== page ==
A recent court decision reveals the complicated nature of insurance and motorcycle accidents. The Eleventh Circuit Court of Florida found a motorcyclist is not entitled to so-called stacking uninsured motorist coverage. (Stacked insurance essentially increases your uninsured or underinsured motorist coverage limits based on how many vehicles you insure).
According to court documents, James Brannan suffered injuries in an Oct. 13, 2010, motorcycle accident on Highway 27 in Bronson. The at-fault driver did not carry any insurance. As a result, Brannan received $10,000 from a claim against his uninsured motorist (UM) coverage under his motorcycle policy. Brannan, however, argued he was entitled to an additional $300,000 in policy benefits, plus other compensation. He said the UM benefits under his motorcycle policy should be stacked with the total $300,000 in UM benefits under the auto policy. He owned three automobiles that were insured by Geico under a separate policy.
Injured Motorcyclist Argues He Deserved Additional Compensation
Brannan stated that he was entitled to the $300,000 in UM coverage under his auto policy, but the insurance company disagreed, saying he was not injured while driving any of his autos. Furthermore, Geico said he rejected stacked coverage on his auto policy and that his motorcycle was not insured under the auto policy. Brannan sued for breach of contract, negligence and a failure to provide him with necessary policy information as required under Florida law. But a magistrate judge with the United States District Court, North District of Florida, Gainesville Division, sided with the insurance company.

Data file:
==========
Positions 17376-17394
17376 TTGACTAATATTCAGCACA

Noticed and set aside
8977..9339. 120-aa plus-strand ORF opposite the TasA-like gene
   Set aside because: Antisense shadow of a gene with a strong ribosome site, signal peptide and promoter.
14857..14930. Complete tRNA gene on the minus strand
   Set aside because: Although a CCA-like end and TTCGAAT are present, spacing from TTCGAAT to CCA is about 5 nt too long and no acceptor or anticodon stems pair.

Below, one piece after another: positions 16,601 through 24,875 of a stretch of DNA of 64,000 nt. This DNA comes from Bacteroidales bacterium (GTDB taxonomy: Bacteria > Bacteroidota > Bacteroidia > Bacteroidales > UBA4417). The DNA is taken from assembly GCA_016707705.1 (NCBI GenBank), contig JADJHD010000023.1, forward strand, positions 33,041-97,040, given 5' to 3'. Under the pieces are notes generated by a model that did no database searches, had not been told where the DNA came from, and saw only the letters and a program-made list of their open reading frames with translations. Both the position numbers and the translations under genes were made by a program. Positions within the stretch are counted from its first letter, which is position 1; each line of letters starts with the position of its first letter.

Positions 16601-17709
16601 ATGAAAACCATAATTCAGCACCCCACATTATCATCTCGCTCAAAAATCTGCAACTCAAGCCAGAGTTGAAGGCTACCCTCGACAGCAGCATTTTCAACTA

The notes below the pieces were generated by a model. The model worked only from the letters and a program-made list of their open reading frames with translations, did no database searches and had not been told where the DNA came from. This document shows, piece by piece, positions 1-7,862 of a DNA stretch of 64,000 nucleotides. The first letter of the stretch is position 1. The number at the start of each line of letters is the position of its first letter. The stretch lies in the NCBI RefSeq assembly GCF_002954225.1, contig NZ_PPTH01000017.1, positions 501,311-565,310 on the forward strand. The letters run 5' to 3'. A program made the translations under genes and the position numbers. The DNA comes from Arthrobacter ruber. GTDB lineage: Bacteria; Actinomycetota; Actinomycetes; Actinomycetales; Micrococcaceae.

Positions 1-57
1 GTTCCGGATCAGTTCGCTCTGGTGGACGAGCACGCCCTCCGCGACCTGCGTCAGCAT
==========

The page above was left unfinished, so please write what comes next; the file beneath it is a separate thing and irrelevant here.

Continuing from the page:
"Insurance contracts are construed in accordance with the plain language of the policies as bargained for by the parties. ... This Court may not 'rewrite a contract of insurance, extending the coverage afforded beyond that plainly set forth in the insurance contract," United States Magistrate Judge Gary R. Jones stated in his ruling.
The court essentially decided that Brannan's motorcycle policy was the only insurance policy that applied in his accident. Brannan was not injured while driving one of his three automobiles, so he could not receive stacking benefits.
Furthermore, the court held that Brannan expressly rejected stacked coverage when he signed the UM selection form (M-9 form) on his auto policy. This action bars his claim that Geico should be held liable under the theory of negligence because they failed to advise him about the extent of stacking UM coverage under the motorcycle policy. By signing the "non-stacking" agreement, Brannan agreed that he would be limited to the coverage for the motorcycle policy.
According to Florida statute, "If this form (M-9 form) is signed by a named insured ... it shall be conclusively presumed that there was an informed, knowing acceptance of such limitations."
The Brannan v. Geico case illustrates the complexity of insurance claims. Many legal issues can arise after any accident involving injury or fatality. That's why it's wise to consult with an attorney to learn about your rights.